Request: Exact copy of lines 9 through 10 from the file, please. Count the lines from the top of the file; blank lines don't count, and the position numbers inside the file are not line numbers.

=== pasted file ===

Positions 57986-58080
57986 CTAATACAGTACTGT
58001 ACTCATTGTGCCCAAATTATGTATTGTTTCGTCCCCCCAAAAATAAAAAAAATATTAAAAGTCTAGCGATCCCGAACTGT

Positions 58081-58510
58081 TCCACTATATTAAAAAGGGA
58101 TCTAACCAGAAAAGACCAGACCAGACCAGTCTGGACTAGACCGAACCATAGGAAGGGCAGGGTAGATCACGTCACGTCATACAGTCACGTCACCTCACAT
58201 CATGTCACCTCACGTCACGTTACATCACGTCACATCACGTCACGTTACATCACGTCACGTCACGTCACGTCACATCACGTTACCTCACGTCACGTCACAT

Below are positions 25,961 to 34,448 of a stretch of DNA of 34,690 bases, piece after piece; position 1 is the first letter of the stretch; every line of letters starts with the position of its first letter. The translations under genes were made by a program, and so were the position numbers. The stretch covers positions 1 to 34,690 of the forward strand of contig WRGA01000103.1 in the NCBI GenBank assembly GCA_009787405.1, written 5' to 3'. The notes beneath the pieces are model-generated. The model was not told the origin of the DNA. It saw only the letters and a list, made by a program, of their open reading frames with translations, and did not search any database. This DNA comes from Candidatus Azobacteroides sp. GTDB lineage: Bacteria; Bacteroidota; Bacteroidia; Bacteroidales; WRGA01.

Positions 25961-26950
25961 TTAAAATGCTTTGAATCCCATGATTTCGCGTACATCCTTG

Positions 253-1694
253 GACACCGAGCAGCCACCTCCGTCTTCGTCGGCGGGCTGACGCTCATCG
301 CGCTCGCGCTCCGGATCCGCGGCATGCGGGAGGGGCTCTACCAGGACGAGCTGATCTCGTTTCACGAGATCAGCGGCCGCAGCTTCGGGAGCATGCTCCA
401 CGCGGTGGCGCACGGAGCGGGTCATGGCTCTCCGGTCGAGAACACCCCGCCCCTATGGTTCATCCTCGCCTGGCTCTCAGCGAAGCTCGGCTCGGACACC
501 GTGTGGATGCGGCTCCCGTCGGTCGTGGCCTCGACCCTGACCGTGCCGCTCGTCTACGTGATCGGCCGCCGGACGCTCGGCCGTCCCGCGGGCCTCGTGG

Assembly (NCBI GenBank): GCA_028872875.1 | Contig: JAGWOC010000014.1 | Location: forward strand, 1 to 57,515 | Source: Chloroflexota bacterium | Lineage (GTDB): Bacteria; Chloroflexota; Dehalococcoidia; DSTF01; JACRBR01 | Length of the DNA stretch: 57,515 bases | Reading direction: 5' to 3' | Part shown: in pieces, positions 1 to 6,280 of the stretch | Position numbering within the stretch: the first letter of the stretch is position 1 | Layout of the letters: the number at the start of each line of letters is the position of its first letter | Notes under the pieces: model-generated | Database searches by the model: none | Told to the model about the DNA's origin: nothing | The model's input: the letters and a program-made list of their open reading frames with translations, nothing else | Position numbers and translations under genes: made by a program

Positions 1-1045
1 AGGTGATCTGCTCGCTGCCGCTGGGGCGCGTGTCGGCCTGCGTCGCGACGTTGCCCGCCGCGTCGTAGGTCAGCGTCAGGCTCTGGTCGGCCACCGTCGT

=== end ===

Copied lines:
Positions 25961-26950
25961 TTAAAATGCTTTGAATCCCATGATTTCGCGTACATCCTTG